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Slow Burn
DVD disk
Aug 17, 2007 By: Jason Adams
Slow Burn order
Director:
Wayne Beach

Actors:
Ray Liotta
Jolene Blalock
LL Cool J

Rating:
Movie:
Extras:
Overall:

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WHAT'S IT ABOUT?
When his best prosecutor kills a man she claim tried to rape her, a district attorney with political aspirations begins to investigate the matter, only to find that he’s already caught up in a trail of deceit leading to the city’s top crime boss.
IS IT A GOOD MOVIE?
I remember seeing NARC, which starred and was produced by Ray Liotta, and thinking ‘Henry Hill is finally back in form, baby!’ But then here he is, producing and starring in a USUAL SUSPECTS knock off that’s had the dubious honor of sitting on a shelf since 2003. (And with WILD HOGS and DUNGEON SIEGE on his resume, it’s safe to say all hope is lost for Liotta.)

SLOW BURN is a second rate urban murder-mystery centered on racial barriers, gang violence and…real estate? It’s not terrible so much as it is uninspired, taking cues from pretty much every movie that’s shared a similar plotline. The script also thinks it’s a lot cleverer than it actually is, with moments of “Hey look! We’re like RASHAMON!” storytelling and a mystery that isn’t all that mysterious (or interesting).

The original script must’ve looked more promising on paper than it does on the screen, given the cast that turned up for it. Aside from Liotta, who gets to do a good deal of his patented Ray Liotta-yelling, there’s Mekhi Pfifer, LL Cool J, and the equally underutilized Chiwetel Ejiofor and Taye Diggs. Jolene Blalock from one of the Star Treks does a fine job playing the lady at the center of the mystery and looking eerily like Angelina Jolie (even when it comes to getting naked). Besides the actors, there are a couple other nice touches in the film—the idea of mixed races blending back and forth was interesting—but there’s also some absolute crap, especially the dialogue: “She walked in smelling like mashed potatoes and every guy within 30 feet wanted to be the gravy.” LL Cool J really says this.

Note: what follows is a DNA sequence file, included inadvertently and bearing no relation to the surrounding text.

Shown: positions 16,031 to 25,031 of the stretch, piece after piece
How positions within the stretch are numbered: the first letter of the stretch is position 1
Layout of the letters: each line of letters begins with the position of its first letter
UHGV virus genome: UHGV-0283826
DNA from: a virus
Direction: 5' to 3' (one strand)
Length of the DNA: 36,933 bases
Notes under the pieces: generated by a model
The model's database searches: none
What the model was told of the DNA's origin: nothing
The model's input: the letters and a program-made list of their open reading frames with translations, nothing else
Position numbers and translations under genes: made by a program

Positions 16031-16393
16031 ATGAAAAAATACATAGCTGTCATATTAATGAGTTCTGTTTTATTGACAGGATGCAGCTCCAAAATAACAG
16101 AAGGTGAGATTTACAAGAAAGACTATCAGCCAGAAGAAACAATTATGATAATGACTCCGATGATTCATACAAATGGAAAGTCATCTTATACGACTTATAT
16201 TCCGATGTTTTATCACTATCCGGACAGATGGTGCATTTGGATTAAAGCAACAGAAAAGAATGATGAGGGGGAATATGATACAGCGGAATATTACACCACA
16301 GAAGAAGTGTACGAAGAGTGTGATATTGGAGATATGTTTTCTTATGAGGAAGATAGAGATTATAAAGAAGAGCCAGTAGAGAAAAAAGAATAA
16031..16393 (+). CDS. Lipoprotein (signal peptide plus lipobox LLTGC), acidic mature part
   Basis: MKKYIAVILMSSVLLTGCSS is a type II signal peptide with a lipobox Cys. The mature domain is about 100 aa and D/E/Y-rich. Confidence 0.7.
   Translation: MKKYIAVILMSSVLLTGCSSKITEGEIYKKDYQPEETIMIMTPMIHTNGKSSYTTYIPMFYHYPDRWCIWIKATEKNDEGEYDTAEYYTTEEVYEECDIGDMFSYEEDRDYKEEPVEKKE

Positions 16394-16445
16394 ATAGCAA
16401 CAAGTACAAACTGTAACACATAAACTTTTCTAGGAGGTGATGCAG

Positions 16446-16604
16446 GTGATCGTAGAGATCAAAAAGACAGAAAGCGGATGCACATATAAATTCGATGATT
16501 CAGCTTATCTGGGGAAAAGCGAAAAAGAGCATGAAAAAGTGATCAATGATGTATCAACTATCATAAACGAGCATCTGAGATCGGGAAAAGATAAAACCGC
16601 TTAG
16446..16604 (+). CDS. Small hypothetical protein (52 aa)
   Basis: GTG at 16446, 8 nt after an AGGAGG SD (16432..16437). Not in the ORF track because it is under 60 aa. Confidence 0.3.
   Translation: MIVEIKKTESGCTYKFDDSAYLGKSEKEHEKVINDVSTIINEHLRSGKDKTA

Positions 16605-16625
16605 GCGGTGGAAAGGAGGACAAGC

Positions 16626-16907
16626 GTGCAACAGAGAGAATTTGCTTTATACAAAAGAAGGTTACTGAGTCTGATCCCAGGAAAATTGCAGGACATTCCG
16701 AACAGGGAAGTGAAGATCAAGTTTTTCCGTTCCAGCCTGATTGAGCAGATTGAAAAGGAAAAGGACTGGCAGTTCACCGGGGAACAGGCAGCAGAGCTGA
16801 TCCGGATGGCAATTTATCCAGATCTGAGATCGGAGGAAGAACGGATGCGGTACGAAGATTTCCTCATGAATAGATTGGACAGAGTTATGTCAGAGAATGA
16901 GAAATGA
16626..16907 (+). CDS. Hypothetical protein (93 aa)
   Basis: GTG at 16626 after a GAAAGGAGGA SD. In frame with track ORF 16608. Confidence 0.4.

And remember that line in ADAPTATION where Brian Cox tells Nic Cage that it doesn’t matter what comes before, as long as you “wow” them in the end? Apparently that was the only lesson that first time director Wayne Beach took to heart. The man throws in an obscene number of twists in the last twenty minutes, to the point of near parody. One or two were fairly decent, but after a while it was like having a surprise party thrown for you by a crowd full of people with ADD:

“Haha, surprise! Just kidding, this is the real surprise. Psych, bitches! No, seriously, that was the last one. Except for this one. And this one. Your mom.”
THE EXTRAS
Hey, they tried…

Commentary with director Wayne Beach: Beach talks pretty much the whole time on topic with the film, but there really wasn’t anything special or worthwhile to heartily recommend listening.

Fire in the Streets (7:22): A series of interviews with cast and crew that mostly just go over the plot and characters.

Alternate Scene (1:48): Another version of the film’s ending, this time with narration from Blalock’s character instead of Liotta’s. It doesn’t really add anything new or make sense to hear from her character.

Deleted Scene (1:04): A quick scene featuring Blalock interrogating a suspect.

Trivia Track: Does anybody really care about trivia for this movie?

And Previews.
FINAL DIAGNOSIS
A decent cast can’t save what amounts to an average and formulaic (until the end) story. Maybe if you haven’t been exposed to other better crime/mystery movies, you’ll enjoy SLOW BURN.

Extra Tidbit: Since when does LL Cool J go by James Todd Smith? The ladies don’t love that.
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